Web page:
How do you orchestrate a complex workflow across tens of microservices running on multiple cloud providers? How do you build it reliably while focusing on core business logic?
In this post, we will talk about how Snap embraces the Temporal open source project to solve microservice orchestration with its powerful and flexible workflow engine.
Microservice oriented architecture has obvious advantages over a monolith setup especially in the modern world: clear responsibility and ownership model, easier to develop and maintain, easier to scale and regionalize, smaller blast radius and more. Snap Engineering has adopted the SOA architecture with the utilization of Envoy and Service Mesh. This effort brought flexibility and efficiency to our teams, while providing clear responsibility and separation for our organizational setup.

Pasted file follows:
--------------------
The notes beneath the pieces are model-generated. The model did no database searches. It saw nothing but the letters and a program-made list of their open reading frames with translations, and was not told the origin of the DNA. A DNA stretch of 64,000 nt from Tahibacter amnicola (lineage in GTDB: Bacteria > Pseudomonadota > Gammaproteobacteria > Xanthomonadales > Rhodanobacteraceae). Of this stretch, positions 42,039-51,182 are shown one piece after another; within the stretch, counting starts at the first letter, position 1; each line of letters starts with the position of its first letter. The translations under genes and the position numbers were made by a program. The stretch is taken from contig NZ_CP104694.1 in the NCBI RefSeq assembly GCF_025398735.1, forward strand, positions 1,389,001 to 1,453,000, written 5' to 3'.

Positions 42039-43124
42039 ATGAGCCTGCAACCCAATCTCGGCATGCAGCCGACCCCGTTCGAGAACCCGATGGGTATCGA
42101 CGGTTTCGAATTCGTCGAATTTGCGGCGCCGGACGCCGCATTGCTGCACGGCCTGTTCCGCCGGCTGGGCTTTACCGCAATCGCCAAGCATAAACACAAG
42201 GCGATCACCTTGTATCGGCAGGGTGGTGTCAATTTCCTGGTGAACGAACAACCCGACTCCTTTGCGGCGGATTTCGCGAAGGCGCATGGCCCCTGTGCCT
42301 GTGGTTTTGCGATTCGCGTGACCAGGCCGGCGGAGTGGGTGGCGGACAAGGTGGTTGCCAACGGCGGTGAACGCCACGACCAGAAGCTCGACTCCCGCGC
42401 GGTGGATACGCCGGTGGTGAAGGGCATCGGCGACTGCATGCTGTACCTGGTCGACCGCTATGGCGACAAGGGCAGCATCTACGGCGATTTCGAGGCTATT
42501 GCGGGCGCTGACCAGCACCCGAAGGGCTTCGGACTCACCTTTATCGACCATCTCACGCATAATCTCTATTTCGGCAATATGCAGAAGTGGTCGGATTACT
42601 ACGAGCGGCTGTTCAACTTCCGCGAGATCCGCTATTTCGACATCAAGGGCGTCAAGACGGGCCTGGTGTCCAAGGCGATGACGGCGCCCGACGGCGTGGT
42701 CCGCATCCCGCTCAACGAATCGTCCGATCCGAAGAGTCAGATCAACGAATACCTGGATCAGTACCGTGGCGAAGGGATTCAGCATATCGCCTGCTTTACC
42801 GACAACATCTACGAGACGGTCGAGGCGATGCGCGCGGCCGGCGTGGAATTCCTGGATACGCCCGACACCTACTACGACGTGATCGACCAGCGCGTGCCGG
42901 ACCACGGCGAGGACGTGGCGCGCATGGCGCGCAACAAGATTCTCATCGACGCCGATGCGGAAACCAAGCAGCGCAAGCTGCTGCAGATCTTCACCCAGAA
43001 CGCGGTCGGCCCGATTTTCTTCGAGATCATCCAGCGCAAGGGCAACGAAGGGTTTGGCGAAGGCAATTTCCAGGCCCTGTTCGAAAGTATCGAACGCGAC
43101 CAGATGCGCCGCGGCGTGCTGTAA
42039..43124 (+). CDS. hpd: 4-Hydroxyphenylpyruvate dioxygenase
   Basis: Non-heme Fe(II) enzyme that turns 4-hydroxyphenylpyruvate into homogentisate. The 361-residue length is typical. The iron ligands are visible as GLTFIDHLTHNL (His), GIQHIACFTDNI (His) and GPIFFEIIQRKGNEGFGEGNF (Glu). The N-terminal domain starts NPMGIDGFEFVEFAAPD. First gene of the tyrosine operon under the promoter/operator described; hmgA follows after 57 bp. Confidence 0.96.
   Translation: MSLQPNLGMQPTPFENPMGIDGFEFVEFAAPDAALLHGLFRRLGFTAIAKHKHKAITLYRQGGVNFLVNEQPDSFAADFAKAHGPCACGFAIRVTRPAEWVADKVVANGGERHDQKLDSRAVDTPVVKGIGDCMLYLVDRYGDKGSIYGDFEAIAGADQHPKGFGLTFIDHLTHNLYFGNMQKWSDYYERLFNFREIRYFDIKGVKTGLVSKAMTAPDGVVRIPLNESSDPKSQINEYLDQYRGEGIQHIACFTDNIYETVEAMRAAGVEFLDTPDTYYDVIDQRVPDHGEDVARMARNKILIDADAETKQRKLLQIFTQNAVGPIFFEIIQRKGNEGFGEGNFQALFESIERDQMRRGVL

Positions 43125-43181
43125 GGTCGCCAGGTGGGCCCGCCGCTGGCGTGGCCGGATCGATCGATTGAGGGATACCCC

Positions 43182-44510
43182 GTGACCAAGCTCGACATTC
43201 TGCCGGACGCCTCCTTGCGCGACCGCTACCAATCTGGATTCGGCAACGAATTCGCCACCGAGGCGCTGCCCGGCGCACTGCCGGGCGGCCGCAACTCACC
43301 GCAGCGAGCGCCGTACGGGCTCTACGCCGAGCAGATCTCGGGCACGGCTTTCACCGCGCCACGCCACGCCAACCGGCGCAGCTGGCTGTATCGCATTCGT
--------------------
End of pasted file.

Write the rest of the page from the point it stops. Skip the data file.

However, with microservices, things are distributed across multiple fleets, databases, regions and cloud providers. Building a reliable and efficient system that can communicate between services, maintain application states and gracefully deal with outages has become a hard problem. In order to properly orchestrate services and track application states, technologies including queues and databases are often used. Engineers end up spending lots of time implementing state tracking functionality and writing error handling code to keep their system intact and resilient to component failures.